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New post 04 Dec 2018, 22:40
Can anyone please explain why option c in question 3 is wrong.
In the opening line it is mentioned that no single definition of the term exists. Is "Arbitary process" a too far interpretation of the same.
Kindly help
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Re: Determining whether a given population of animals constitutes a  [#permalink]

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New post 20 Dec 2018, 16:53
pratiknayan10 wrote:
Can anyone please explain why option c in question 3 is wrong.
In the opening line it is mentioned that no single definition of the term exists. Is "Arbitary process" a too far interpretation of the same.
Kindly help

I believe you're referring to choice (B):

Quote:
B. Because no standard definition exists for what constitutes a species, the classification of animal populations is inevitably an arbitrary process.

And yes, you're on the right track. The second half of this statement does not reflect what the author has written.

If the classification of animal populations were inevitably an arbitrary process, then no matter what scientists may try, we wouldn't expect them to ever classify animal populations in a consistent way. Yet, in the second paragraph, the author suggests that phenotype comparison might reasonably be used to group animals into distinct species.

These two statements don't match, so we eliminate (B). On the other hand, choice (A) is almost a perfect rephrasing of what the author has written.

I hope this helps!
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Determining whether a given population of animals constitutes a  [#permalink]

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New post 31 Dec 2018, 11:59
For Q3) Could someone explain how A is correct? In the passage the author clearly writes: "When the biological species concept is difficult to apply, some investigators use phenotype".

Difficult to apply does not mean inconclusive, so how does A make sense?

I chose D because the author writes "yet this idea can be too restrictive. First, mating between groups labeled as different species (hybridization), as often occurs in the canine family, is quite common in nature"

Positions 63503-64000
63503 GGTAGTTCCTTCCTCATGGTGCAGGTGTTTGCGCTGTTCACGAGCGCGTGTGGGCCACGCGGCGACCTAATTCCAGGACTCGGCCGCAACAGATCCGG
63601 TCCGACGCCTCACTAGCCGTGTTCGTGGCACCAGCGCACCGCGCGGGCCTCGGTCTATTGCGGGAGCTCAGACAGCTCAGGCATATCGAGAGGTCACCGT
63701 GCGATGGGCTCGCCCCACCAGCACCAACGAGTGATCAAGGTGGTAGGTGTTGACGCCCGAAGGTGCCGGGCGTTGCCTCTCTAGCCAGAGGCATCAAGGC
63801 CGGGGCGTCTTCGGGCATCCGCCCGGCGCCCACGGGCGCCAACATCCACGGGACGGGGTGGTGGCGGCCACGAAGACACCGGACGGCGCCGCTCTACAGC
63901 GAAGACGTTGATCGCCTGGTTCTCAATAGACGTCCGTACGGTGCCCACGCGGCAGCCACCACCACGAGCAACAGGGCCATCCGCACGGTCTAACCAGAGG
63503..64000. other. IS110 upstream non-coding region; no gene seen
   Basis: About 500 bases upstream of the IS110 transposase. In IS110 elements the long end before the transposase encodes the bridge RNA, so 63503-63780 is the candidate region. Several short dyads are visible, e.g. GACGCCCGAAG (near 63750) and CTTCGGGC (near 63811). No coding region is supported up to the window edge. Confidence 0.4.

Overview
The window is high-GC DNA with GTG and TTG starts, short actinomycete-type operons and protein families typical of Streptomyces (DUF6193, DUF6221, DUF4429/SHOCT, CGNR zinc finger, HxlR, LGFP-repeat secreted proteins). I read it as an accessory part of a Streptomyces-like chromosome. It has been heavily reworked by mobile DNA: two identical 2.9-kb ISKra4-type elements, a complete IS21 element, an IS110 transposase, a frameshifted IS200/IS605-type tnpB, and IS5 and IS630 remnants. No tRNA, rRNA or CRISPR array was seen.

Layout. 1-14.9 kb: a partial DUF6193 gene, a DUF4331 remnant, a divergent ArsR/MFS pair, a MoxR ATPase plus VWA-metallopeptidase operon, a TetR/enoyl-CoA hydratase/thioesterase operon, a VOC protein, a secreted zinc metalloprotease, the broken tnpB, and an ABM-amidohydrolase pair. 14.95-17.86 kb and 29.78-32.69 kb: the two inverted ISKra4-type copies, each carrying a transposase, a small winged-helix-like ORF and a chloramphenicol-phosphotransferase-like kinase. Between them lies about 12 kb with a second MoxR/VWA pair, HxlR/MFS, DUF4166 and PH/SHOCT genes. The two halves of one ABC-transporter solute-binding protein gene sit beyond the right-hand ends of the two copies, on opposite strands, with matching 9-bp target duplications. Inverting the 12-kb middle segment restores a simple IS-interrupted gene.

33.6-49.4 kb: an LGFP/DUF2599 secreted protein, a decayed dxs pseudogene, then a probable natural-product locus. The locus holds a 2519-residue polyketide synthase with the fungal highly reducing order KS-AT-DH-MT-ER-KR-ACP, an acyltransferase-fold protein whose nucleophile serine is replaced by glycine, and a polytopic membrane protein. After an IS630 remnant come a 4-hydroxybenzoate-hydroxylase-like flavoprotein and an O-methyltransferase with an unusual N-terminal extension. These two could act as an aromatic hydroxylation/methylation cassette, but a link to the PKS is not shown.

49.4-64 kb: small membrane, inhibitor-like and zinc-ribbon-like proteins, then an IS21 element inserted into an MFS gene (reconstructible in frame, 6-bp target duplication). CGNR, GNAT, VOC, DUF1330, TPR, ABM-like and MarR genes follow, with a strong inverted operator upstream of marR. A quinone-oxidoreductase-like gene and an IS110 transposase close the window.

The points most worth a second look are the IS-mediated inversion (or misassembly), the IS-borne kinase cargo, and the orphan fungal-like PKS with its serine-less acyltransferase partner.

I understand that in D the answer says hybridization is THE way of undermining the biological species concept, but this phrasing seems to be more valid than A. Could someone explain where my thinking went wrong?

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Re: Determining whether a given population of animals constitutes a  [#permalink]

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New post 10 Jan 2019, 14:40
kchen1994 wrote:
For Q3) Could someone explain how A is correct? In the passage the author clearly writes: "When the biological species concept is difficult to apply, some investigators use phenotype".

Difficult to apply does not mean inconclusive, so how does A make sense?

I chose D because the author writes "yet this idea can be too restrictive. First, mating between groups labeled as different species (hybridization), as often occurs in the canine family, is quite common in nature"

I understand that in D the answer says hybridization is THE way of undermining the biological species concept, but this phrasing seems to be more valid than A. Could someone explain where my thinking went wrong?

GMATNinja

kchen1994, please see this post for an analysis on "difficult to apply" vs. "inconclusive" for answer choice (A).

As for answer choice (D), you are on the right track. Here is the exact wording of that answer choice:

Quote:
(D) The existence of hybrids in wild animal species is the chief factor casting doubt on the usefulness of research into reproductive compatibility as a way of classifying species.

The author mentions three separate issues with using reproductive compatibility as the basis for defining species. The author never says that one or another of those factors is more important than the others, so there is an issue with the word "chief" in the answer choice. You can eliminate answer (D) for that reason.

I hope this helps!